Plants and their leaves can absorb and diffract background noise. This concept helps to make specific busy environments quieter for people who are in the space. Select plants do this better than others. 

Plants tend to absorb sound the most effective when they are placed in acoustically live spaces. You might want to start researching how you can landscape your office’s interior or even your home. 

Exploring If Indoor Plants Really Improve Air Quality
You’ll need to know a few things before you buy houseplants so you can make sure they live a long and healthy life. Shutterstock.

Know What You’re Looking For

So now you are probably keen to get going and buy the indoor plants that you’ve seen all the excellent benefits they can have on various aspects of your life. But, there are some things you should know before you do this. 

Like, how much light do indoor plants need? If you decide that you want succulents as your house plants, these will require continuous and daily doses of sunlight. It all depends on the foliage of the plant. 

Exploring If Indoor Plants Really Improve Air Quality
Different plants need different amounts of sunlight each day. See what you can provide for them in your home. Shutterstock.

How Much Light Do They Need?

Plants with foliage need about 8 hours of light per day – this is also how much sleep they might help you get. You will, of course, need to do specific research into the plants that interest you so you can take care of them properly. 

Some tips will come in handy when you go and select your houseplant. First of all, make sure they have a sound root system. Try and see if the roots are thick and light in color – this means they are healthy. 

Exploring If Indoor Plants Really Improve Air Quality
Check a plant’s health before purchasing it – you want to start with the best chance of success. Shutterstock.

Check Your Plant’s Health

You can also check a plant’s health by looking at its foliage – that is a good rule of thumb to go by: if you can’t see through it, the vegetation is thick enough. You should also check for disease on the plant before buying it.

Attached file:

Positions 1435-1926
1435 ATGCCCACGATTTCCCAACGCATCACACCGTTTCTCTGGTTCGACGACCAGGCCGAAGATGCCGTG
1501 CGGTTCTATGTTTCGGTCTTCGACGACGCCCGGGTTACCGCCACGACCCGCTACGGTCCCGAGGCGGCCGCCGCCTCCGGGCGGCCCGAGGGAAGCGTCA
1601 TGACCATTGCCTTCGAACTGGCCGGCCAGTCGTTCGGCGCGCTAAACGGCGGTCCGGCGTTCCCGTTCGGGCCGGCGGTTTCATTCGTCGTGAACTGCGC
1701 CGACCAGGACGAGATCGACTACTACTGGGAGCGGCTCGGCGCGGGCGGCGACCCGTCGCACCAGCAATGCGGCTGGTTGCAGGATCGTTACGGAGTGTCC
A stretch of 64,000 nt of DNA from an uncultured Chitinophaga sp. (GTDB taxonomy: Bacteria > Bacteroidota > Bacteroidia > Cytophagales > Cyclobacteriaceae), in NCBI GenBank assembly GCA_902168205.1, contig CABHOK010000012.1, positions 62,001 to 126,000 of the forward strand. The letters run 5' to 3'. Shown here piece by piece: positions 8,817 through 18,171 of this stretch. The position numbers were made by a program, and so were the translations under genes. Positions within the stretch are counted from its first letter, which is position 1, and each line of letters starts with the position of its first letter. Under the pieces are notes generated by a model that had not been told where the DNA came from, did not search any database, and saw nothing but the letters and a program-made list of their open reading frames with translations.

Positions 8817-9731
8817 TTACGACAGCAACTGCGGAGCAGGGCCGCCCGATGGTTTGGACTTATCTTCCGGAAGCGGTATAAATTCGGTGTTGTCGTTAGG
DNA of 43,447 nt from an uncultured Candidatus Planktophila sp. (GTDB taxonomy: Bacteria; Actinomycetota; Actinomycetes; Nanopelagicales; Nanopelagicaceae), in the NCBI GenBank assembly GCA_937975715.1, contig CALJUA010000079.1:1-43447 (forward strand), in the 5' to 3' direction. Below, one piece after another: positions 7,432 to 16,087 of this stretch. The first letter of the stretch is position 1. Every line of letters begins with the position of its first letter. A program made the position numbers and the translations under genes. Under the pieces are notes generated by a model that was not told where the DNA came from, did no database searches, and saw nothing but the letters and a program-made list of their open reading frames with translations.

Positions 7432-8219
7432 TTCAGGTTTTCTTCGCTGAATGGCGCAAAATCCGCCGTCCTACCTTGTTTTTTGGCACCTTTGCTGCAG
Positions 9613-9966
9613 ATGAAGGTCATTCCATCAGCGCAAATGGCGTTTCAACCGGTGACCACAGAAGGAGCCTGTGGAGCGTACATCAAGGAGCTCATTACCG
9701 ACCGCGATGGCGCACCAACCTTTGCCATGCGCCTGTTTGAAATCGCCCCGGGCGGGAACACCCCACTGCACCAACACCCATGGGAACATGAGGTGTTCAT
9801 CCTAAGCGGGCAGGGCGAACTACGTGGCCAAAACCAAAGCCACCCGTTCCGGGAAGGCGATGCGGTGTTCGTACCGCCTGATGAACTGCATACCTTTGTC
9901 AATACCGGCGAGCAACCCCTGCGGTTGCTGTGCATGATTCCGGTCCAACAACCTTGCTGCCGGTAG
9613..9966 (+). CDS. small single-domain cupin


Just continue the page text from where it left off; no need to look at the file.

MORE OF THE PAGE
If the plant has a pest problem or disease, you might notice some white dots or even sticky residue on the leaves. The plant also might emit a foul odor, so give it a sniff before you walk out the store. 

Exploring If Indoor Plants Really Improve Air Quality
Some indoor plants prefer a lower light environment, so do your research on which plants you like. Shutterstock.

Low Light Plants

Some indoor plants will work better in low light environments. One of the most common houseplants is a philodendron. This plant also is not a pest attracter, so that’s always a plus. 

It also tends to adapt to its environment very well and is a hardy plant too. If you find it hard to keep plants alive, this might be a good option for you as you learn how to treat plants and keep them living and thriving. 

Exploring If Indoor Plants Really Improve Air Quality
Devil’s Ivy is a beautiful plant with its leaves and can thrive in most of the environments it is placed in. Shutterstock.

Consider Devil’s Ivy

You could also consider Devil’s Ivy. It is quite a pretty plant because of its colorful leaves. It also tends to thrive in a variety of different environments and even additional lighting conditions. It can adapt to bright light or low light. 

A peace lily is also a lovely idea for an indoor plant that doesn’t need much light. You’re going to want to keep the soil nice and moist though – but don’t drown the poor plant either. To get the flowers to appear, move it to a darker room. 

Exploring If Indoor Plants Really Improve Air Quality
Aspidistra are plants that don’t need much water and also can survive in low light. Shutterstock.

Beautiful Aspidistra